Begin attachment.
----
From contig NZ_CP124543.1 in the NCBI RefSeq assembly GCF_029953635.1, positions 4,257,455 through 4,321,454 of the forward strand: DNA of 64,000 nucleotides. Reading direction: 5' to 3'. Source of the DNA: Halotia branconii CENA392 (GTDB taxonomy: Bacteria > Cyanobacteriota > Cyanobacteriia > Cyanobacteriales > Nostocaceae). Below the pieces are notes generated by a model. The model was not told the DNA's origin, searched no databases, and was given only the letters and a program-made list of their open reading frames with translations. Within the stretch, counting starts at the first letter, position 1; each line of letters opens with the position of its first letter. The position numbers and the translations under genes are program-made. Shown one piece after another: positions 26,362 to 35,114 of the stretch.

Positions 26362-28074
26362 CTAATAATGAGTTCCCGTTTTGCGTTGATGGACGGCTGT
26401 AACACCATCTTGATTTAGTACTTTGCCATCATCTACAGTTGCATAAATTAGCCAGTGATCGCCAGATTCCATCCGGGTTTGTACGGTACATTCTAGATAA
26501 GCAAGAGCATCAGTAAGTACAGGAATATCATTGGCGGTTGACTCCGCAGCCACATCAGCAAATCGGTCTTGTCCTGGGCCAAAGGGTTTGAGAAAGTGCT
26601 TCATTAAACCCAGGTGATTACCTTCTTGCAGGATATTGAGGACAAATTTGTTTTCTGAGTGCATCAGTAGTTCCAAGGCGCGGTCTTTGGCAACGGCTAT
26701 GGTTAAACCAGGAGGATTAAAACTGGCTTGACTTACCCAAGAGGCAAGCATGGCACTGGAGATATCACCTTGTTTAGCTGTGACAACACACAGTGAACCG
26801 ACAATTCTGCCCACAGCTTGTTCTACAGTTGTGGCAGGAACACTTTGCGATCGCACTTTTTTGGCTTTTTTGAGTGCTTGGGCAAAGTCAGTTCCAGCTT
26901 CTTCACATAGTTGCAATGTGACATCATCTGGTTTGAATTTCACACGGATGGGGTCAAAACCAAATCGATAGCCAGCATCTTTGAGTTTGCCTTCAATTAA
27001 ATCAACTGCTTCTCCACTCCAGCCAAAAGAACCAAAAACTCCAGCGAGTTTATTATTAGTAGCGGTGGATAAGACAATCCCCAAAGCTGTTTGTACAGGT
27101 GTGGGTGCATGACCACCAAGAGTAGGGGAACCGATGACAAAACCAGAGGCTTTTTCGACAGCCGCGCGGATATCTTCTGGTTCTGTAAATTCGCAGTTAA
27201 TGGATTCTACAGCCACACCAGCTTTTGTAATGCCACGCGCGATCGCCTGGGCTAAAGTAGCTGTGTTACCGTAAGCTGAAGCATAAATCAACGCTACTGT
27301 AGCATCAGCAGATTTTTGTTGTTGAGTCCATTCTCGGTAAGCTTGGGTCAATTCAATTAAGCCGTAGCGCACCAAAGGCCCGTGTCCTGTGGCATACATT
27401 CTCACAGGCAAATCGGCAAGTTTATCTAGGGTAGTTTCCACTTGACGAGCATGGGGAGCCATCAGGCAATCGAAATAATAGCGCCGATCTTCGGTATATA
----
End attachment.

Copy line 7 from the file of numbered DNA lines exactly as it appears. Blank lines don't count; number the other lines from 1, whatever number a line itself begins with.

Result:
26701 GGTTAAACCAGGAGGATTAAAACTGGCTTGACTTACCCAAGAGGCAAGCATGGCACTGGAGATATCACCTTGTTTAGCTGTGACAACACACAGTGAACCG